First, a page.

Discovering Riquewihr means admiring the beautiful winegrowers’ houses, the Dolder (a fortified gateway decorated with half-timbering) and the vineyard offering magnificent views over the village’s roofs.
You can see it from the road that leads from Colmar to Ribeauvillé as vineyards surround the perched village of Zellenberg. It is a very picturesque site, a stone’s throw from Riquewihr. As the village is small, you won’t spend more than an hour there – unless you enjoy walking around Zellenberg through the vineyards like me.
You will be able to appreciate better the site: the village, the corner towers of the old rampart and the bell tower of the Saint-Ulrich church… and the soaring flight of white storks.
The village of Hunawihr is definitely one of the prettiest sites on the Alsace Wine Route. Or one of the most famous. Nestled in a valley between Riquewihr and Ribeauvillé, Hunawihr owes its fame to its church. And this one is not located in the centre of the village. The church of Saint-Jacques-le-Majeur stands on a small spur dominating the village. The particularity of the sanctuary is that ramparts surround it. This is what makes it so charming.
The fortified church is bordered by a cemetery, from where one can enjoy a magnificent panorama over the Alsace plain.
Hunawihr has received the label of the association of the Most Beautiful Villages of France.
This is the town of the Ribeaupierre family! This influential dynasty in Alsace left its mark on Ribeauvillé for centuries from the Middle Ages to the 17th century. The backbone of Ribeauvillé is its Grand’rue. As you walk along it, you will discover the main half-timbered bourgeois houses, the squares adorned with Renaissance fountains, and the Tour des Bouchers.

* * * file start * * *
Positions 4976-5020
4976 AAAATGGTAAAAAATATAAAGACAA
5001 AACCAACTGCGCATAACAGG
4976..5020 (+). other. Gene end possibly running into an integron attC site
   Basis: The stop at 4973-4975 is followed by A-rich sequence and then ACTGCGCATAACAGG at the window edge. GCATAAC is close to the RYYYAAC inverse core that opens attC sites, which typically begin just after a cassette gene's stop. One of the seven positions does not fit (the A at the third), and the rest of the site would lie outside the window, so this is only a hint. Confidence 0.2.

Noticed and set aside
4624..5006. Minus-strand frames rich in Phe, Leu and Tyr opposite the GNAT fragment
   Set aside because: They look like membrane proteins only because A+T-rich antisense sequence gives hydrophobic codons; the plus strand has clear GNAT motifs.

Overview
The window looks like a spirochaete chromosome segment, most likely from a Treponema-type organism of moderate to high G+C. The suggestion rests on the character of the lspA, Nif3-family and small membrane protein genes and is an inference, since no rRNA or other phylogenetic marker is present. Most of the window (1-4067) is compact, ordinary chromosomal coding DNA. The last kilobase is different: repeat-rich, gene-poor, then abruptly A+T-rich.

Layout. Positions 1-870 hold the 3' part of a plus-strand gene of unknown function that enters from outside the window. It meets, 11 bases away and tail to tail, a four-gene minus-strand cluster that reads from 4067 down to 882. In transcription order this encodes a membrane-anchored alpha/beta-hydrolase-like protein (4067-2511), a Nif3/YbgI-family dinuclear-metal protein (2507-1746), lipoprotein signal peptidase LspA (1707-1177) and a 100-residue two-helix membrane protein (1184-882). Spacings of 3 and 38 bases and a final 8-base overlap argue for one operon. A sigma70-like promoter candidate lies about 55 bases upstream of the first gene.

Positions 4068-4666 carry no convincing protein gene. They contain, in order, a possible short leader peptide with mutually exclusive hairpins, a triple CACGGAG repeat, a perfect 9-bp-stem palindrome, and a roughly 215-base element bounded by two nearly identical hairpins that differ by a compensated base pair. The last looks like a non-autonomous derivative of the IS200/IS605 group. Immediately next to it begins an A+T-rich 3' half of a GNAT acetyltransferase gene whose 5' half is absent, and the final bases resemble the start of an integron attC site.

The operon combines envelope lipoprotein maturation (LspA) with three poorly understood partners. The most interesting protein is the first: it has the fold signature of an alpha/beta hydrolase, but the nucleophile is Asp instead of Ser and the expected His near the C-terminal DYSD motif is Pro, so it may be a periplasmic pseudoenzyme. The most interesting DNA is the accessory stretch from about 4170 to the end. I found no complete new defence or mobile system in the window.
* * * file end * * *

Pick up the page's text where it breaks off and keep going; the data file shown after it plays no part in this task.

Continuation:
Ribeauvillé is dominated by the ruins of three castles: the Saint-Ulrich, the Girsberg and the Haut-Ribeaupierre. The climb to the fortresses can be steep and sporty… But you will be rewarded with a breathtaking view over the roofs of the town, the vineyards, the Vosges and the Alsace plain, which extends as far as the Black Forest.
For a nice walk, choose the one that goes around the ramparts in Bergheim. On the road to Saint-Hippolyte, Bergheim is a unique village in Alsace. Because you see, it has kept its ramparts!
The walk will take you through houses, well-tended gardens and vineyards from the car park near the Obertor (the high gate). The historical centre of the village contains beautiful half-timbered houses and is beautifully decorated with flowers.
Bergheim’s crowning glory came in 2022 when it won the coveted title of “Village Préféré des Français” in the France 3 TV show presented by Stéphane Bern.
It’s time to leave the Alsatian vineyards and head towards the plain. A few more steps and we will have completed our ranking of the 20 sites to discover within 15 km of Colmar.
Guémar is a small village on the road from Colmar to Sélestat that deserves a visit. Take the time to explore the village: from the Obertor (the High Gate, one of the most beautiful fortified gates in Alsace dating from 1400) to the walks along the Fecht river, you will appreciate the calm of the place.
Illhaeusern and the Grand Ried
Have you got a bit of time left? Head to the village of Illhaeusern.
Illhaeusern is an old fishing village crossed by the river Ill. In fact, the name of the village means “Houses along the Ill” in German.
Unfortunately, not much remains of the old village. Illhaeusern was indeed wholly destroyed during the fighting in the Colmar pocket in the winter of 1944-45. However, the site remains bucolic if you are lucky enough to go for a boat ride. Good to know if you like good food: Illhaeusern is one of the high places of French gastronomy today.
From Illhaeusern to Neuf-Brisach, you will cross an area called the Grand Ried. Stretching between the river Ill and the Rhine from Colmar to Strasbourg, the Grand Ried is a region of flooded meadows and alluvial forests.
East of Colmar, we are close to the Rhine, on the border with Germany. Neuf-Brisach, for example, is a jewel of 17th-century military architecture, closer to the Black Forest than to the Vosges.
You would have to fly over Neuf-Brisach to appreciate the work of a certain Vauban. Opposite Breisach-am-Rhein (the former Vieux-Brisach), now in Germany, Neuf-Brisach is listed as a UNESCO World Heritage Site as part of the significant Vauban sites.